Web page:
“Mamma!” cried Winnie, springing up and gazing admiringly on the beautiful figure before her; “how pretty you look! Are you going out to-night again, and Clare and Edith also?”

“Yes, dear,” replied Mrs. Blake in a softly-modulated voice; “we are all going to the opera, and the carriage is already at the door. I wished to know, however, why Dick was so late in getting home this afternoon, and so looked in on you as I was passing.”

Dick, who had barely glanced up at his stepmother’s entrance, and then continued reading, now knit his brow in an angry frown, and seemed unwilling to answer; while Clare, the elder of the two young ladies, laughed carelessly as she said, “Our invasion for that purpose was hardly necessary, I fancy. It is simply the old story over again badly-prepared lessons.”

“You’re about right there,” replied the boy sullenly, never raising his eyes from the volume before him. “What else could you expect of the dunce?” and a bitter sneer curled the corners of his lips as he spoke, while Winnie’s warm little heart was all aglow with love and sympathy.

Mrs. Blake’s face assumed an expression of peevish distress. “I am sure, Dick,” she began plaintively, “I do not know what the end of all this will be. Your father is perfectly disgusted at your indolence and ashamed of your stupidity.” The boy’s eyes flashed. “Yes, it is quite true. I am tired listening to his continual complaints;” and the lady drew her fleecy wrap round her with an injured air.

“O mamma,” interrupted Winnie eagerly, “you are wronging Dick. He may not be so clever as Algy and Tom, but he is such a dear, good boy, and does try ever so hard to learn his lessons. He does indeed; and I should know best, when I study beside him every night.”

“That’s enough, Win,” answered her brother doggedly. “I don’t care what they believe;” and the boy, drawing his chair closer to the fire, gazed angrily into the burning embers.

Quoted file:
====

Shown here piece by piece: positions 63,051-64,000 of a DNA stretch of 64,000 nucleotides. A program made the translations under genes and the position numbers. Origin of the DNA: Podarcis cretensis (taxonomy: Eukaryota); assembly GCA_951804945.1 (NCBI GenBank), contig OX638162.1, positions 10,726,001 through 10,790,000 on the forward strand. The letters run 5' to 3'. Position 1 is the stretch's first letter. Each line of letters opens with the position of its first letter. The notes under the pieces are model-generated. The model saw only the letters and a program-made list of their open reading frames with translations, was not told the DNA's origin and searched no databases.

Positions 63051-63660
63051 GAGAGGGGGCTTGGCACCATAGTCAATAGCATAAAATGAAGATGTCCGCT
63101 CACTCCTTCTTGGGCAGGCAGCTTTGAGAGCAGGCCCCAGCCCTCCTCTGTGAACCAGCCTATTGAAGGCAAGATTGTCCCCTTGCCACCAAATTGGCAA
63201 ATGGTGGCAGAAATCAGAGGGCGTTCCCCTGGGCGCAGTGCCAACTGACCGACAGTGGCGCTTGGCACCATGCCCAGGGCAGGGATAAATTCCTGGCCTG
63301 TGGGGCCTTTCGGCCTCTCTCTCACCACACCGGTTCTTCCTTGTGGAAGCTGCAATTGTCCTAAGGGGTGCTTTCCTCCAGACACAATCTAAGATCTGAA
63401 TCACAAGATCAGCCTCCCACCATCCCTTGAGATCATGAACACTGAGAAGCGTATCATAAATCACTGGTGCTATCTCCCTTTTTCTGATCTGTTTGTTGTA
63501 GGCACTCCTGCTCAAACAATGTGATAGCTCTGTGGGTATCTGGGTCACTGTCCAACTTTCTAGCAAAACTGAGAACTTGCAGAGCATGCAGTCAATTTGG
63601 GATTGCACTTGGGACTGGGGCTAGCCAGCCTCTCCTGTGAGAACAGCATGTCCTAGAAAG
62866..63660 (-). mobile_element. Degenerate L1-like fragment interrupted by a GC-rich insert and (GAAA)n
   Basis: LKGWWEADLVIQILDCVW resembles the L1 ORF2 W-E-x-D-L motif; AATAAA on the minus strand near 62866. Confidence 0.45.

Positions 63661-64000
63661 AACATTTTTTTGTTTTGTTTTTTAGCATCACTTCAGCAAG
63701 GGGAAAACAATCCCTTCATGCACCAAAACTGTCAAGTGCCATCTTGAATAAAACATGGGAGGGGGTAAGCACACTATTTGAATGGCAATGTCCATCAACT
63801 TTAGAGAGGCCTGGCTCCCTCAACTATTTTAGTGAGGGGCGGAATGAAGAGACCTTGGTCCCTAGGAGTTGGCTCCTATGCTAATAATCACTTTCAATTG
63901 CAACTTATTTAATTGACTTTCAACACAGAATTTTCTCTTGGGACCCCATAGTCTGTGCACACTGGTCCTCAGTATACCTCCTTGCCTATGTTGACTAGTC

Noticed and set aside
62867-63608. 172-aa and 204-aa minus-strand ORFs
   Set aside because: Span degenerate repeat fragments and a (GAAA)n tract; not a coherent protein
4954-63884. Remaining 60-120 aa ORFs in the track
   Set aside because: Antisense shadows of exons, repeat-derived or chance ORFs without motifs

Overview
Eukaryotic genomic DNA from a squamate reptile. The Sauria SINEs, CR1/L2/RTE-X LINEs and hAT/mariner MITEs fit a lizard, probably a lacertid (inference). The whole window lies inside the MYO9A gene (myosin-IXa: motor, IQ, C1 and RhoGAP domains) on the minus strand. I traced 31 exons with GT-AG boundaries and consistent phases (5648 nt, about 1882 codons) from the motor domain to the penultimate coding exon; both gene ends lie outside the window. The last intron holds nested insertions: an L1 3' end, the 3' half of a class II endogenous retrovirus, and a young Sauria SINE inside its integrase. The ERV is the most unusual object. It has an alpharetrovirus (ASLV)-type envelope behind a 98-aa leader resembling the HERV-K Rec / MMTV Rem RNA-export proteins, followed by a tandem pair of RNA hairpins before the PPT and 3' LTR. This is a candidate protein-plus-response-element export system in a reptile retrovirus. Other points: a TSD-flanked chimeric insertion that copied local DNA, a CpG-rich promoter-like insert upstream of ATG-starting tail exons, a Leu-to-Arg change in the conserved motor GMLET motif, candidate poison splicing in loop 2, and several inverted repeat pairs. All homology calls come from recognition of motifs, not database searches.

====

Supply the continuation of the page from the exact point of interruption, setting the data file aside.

“What a respectful speech, and what charming manners!” said Edith scornfully. “You would grace any drawing-room, Dick. Come away, mamma; we shall be late. Papa will soon bring his dutiful son to his proper senses.”

“Well spoken, Edith,” said Mrs. Blake, sweeping indignantly from the room; “the boy is a perfect boor. I trust he may show more honour to his father than he has accorded to me.”

The door closed softly behind the unwelcome guests, the light footsteps died away in the distance, and Winnie and Dick were once more alone in the little oak parlour, with the dancing firelight playing on their faces and roguishly deepening the tint on their youthful cheeks.

Dick’s book had dropped from his knees, and was lying with crumpled leaves on the rug, while the boy, his hands tightly clenched, sat in moody silence; and Winnie’s tender heart ached as she watched him. Slipping from her chair, she crossed over to his side, and nestling down, laid her pretty head on his arm, saying with a quiver in her voice, “Dick, my dear, good boy, don’t look like that; I can’t bear it. Oh, why do they say such things to you?” Here the tears forced themselves into the bright eyes as she spoke.

Dick gave the fender a vicious kick ere he replied: “I tell you what it is, Win: one of these days I’ll run away. No, no; don’t strangle me and say I won’t, for I tell you I will. A fellow can’t be expected to stand this sort of thing all his life. I’m sick of it. Hallo! what’s up?” for Winnie’s arms were clasped tightly round his neck and the great tears were running silently down her cheeks.

“Don’t go, Dick, oh, don’t go!” she pleaded frantically, half choking the boy with her violent embraces. “Whatever should I do without you? Dick, you must not go; only wait, and all will come right in the end. Promise, promise!” and the little gipsy face looked pitiful in its wild terror.

Dick’s heart melted.

“There, there, dry your eyes, you wee goose; I was only teasing you. Why, what a disconsolate-looking object somebody is!” and laughing his sister out of her fright, the two sat chatting merrily till bed-time, when Winnie went away to her own dainty room, and Dick also sought his den.

Then, when alone in the darkness, the merriment died out of his face, and as he lay thinking over his wrongs, real and imaginary, bitter feelings swept over his heart, and the idle threat began to form itself into fixed determination. “I would go right off to-night were it not for Win,” he muttered, tossing restlessly on his pillows; “but I guess she would fret sorely, and ’there’s the rub.’” Another Shakespearian quotation. “Well, well, I’ll sleep over it;” and then Dick wandered into the land of dreams, to be haunted by the vision of a quaint gipsy face and great pleading eyes a vision which rose up before him again and again in after years, when he was out on the great waste of waters, and the soft moon and shining stars seemed to whisper of home and loving hearts.